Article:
Book Review: James Patterson’s Along Came a Spider

Posted June 21, 2015 by Kathy Davie in Book Reviews

I received this book for free from the library in exchange for an honest review. This does not affect my opinion of the book or the content of my review.

Book Review: James Patterson’s Along Came a Spider

Along Came a Spider


James Patterson

thriller that was published by Grand Central Publishing on August 1, 2003 and has 435 pages.

Explore it on Goodreads or Amazon.

Other books by this author which I have reviewed include Kiss the Girls, Jack & Jill

First in the Alex Cross thriller series and revolving around Alex, a Washington D.C. detective with a background in psychology.

My Take

This is one of the few stories in which the movie adaptation is better. It wasn’t until almost the end that Along Came a Spider started to more closely resemble the movie. Yeah, I usually hate it when a movie leaves out so much of the book, but in this case, Patterson (or his editors) should have tightened this up. I do wish they’d left the main characters alone, as much as I adore Morgan Freeman. Aaand, yes, the movie adaptation was much more dramatic for the changes. Just don’t read it and think it will be the same.

I like Alex. He’s a realist and a caring single father who loves his kids, and they all live with his wise mother. She’s tolerant of Alex’s choices, but doesn’t let him get away with a thing. It helps make Alex more of a real person and pulls me in. And, yes, I suspect all this background is what helps make Along Came a Spider so much longer.

It’s an interesting start, one of revulsion as we look into the mind of the man who truly masterminded the kidnapping of the Lindbergh baby back in 1932. A mind that highly resembles Gary Soneji’s, and it’s scary how well Patterson gets inside it. I’ll never understand how people like Soneji think, how incredibly selfish he is. I know, selfish is such an inadequate word for what a horror Soneji is.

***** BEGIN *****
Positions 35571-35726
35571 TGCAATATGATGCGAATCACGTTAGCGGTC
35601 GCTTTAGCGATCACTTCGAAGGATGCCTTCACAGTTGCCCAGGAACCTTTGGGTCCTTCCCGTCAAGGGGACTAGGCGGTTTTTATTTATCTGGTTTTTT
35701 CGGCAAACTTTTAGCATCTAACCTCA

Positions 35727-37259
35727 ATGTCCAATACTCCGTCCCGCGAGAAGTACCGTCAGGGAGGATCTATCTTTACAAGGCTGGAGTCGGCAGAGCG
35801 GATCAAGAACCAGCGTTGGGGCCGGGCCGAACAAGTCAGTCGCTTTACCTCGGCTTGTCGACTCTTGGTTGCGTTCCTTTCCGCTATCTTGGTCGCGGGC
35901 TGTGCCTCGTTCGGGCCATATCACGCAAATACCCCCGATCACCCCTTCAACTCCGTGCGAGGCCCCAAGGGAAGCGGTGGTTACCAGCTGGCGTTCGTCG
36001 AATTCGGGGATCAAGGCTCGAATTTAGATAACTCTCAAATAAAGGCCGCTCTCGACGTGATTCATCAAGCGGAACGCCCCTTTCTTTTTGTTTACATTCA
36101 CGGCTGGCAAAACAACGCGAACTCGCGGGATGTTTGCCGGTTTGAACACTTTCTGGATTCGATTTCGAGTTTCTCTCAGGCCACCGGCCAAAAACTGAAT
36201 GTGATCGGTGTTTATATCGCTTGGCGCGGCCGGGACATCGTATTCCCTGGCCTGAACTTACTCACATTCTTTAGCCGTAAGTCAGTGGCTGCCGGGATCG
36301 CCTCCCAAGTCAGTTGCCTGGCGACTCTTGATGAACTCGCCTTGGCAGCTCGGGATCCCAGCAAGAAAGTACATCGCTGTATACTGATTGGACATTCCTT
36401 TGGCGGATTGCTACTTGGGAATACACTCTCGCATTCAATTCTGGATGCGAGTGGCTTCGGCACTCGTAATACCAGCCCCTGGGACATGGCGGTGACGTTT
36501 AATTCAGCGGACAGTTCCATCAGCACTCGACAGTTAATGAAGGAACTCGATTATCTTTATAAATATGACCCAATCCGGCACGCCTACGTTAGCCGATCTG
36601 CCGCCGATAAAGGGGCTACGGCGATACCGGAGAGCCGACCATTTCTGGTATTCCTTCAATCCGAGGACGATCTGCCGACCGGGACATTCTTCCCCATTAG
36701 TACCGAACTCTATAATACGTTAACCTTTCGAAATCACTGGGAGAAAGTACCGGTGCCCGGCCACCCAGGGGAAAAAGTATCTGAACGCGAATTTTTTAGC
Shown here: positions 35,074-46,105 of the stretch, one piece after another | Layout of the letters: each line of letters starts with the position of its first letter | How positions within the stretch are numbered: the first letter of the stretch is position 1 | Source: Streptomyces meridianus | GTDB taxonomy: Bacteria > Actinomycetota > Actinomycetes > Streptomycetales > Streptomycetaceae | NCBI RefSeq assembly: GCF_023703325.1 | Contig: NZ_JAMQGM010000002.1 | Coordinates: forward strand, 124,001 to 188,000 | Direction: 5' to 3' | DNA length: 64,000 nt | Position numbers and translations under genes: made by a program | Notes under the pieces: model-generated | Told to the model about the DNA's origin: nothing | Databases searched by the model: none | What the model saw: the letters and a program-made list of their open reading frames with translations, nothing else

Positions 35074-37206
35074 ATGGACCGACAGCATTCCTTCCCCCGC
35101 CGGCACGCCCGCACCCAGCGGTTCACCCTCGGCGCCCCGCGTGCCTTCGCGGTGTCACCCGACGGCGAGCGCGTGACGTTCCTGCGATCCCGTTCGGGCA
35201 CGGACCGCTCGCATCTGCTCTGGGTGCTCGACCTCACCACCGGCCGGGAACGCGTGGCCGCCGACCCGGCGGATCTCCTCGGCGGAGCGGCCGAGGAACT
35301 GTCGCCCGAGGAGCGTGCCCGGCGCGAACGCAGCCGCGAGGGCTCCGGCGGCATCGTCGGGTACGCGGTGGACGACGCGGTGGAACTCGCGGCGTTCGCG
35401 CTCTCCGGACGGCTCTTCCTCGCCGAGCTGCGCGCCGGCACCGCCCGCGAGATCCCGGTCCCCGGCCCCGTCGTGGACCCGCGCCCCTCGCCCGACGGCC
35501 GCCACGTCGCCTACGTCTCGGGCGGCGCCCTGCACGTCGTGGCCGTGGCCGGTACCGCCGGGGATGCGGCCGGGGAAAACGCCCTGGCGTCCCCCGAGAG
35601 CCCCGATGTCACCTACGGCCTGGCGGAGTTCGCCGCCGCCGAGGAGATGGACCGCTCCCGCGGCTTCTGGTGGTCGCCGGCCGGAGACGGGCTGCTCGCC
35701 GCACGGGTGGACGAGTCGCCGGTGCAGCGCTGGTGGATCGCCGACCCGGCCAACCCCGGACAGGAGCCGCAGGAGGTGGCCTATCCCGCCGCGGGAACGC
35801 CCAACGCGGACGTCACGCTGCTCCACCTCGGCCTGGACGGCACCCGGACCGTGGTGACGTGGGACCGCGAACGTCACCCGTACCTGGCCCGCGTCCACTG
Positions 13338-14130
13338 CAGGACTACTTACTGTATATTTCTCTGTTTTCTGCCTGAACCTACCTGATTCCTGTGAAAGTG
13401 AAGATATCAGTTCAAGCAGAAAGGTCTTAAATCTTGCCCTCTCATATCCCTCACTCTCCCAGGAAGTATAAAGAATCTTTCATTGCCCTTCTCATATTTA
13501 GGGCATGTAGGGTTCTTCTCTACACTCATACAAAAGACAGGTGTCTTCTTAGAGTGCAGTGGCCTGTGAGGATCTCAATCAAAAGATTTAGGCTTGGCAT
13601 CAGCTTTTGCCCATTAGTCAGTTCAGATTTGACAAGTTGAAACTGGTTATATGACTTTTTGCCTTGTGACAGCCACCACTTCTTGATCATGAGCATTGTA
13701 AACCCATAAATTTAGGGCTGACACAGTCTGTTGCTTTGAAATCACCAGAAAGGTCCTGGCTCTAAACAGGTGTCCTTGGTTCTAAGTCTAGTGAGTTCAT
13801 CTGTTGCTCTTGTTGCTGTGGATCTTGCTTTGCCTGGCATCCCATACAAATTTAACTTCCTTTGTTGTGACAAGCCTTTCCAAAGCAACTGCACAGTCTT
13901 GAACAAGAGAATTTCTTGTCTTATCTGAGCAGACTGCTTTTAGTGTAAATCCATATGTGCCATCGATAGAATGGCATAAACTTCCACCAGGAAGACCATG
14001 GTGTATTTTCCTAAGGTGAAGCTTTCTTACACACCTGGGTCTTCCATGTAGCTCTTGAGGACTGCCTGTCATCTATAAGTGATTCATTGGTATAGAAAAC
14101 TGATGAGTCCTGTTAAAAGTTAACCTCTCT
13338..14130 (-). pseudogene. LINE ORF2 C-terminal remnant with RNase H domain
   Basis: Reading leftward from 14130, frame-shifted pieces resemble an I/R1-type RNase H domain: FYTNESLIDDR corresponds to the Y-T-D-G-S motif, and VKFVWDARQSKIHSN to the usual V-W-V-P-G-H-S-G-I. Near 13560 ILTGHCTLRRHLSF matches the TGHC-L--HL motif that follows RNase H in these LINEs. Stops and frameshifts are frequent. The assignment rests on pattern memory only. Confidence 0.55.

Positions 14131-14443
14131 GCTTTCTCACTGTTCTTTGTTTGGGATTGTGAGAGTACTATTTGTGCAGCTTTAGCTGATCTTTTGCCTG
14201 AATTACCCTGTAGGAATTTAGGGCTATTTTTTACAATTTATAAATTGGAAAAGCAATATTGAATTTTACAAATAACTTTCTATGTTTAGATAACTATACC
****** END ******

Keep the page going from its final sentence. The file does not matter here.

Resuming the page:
It’s almost halfway through the book before we finally get to the good parts. A horrible beginning exploration of Soneji/Murphy’s personalities that makes you question everything. I didn’t care if Soneji would get the death sentence; he deserved it. Yet, you feel for Murphy and hope he can get help. Then Patterson introduces a new angle to it. A terrifying question with which Patterson teases us.

I find it interesting that while Patterson pokes at the prejudice angle against blacks, that the true emphasis seems to be on the politics. Making everyone look good without caring about true justice. It’s not to say that Patterson doesn’t portray life in the projects, but it’s more about selfishness, jealousy, and I don’t know, paranoia? A fear of exposing one’s dirty linen?

Why is it that keeping critical information to your own agency is so “important”? If they would share what they knew, so many more crimes could be stopped. What is it with human nature that the agent/officer/detective who arrests the perpetrator is the one recognized? Why don’t they recognize everyone who had crucial input?? Arghhh.

The Story

It was that article. Alex thinks it was the title that drove the upper echelon nuts … “The Last Southern Gentleman” …

While Alex sympathizes with the kidnapped children’s parents, he’s angry that the police, the FBI, the Secret Service, and everyone else are ignoring little Mustaf’s murder.

Meanwhile, it’s a hunt for the kidnapped children and Gary Soneji, a brilliant sociopath.

The Characters

Dr. Alex Cross is the Deputy Chief of Detectives, a homicide and major crimes detective in charge of S.I.T. with a doctorate in psychology and a skilled hostage negotiator. Nana Mama is Alex’s seventy-nine-year-old grandmother, Regina Hope, who still does volunteer work after she retired from being an English teacher. Maria is the wife whose death he still mourns. His children are the four-year-old Janelle and six-year-old Damon.

Washington D.C.

Washington D.C. Police Department
Officer Butchie Dykes and his partner discovered the Sanders’ crime scene. George Pittman is the chief of detectives, a real jerk who has it in for Cross, a.k.a., “The Jefe, the Boss of Bosses, Il Duce, Three Pits, George Porgie…” Lieutenant Don Manning is one of Pittman’s. Fred Cook is a failed Vice detective now working as Pittman’s administrative assistant. He really suits Pittman’s personality. Ack. Christopher Clauser is Alex and Sampson’s captain.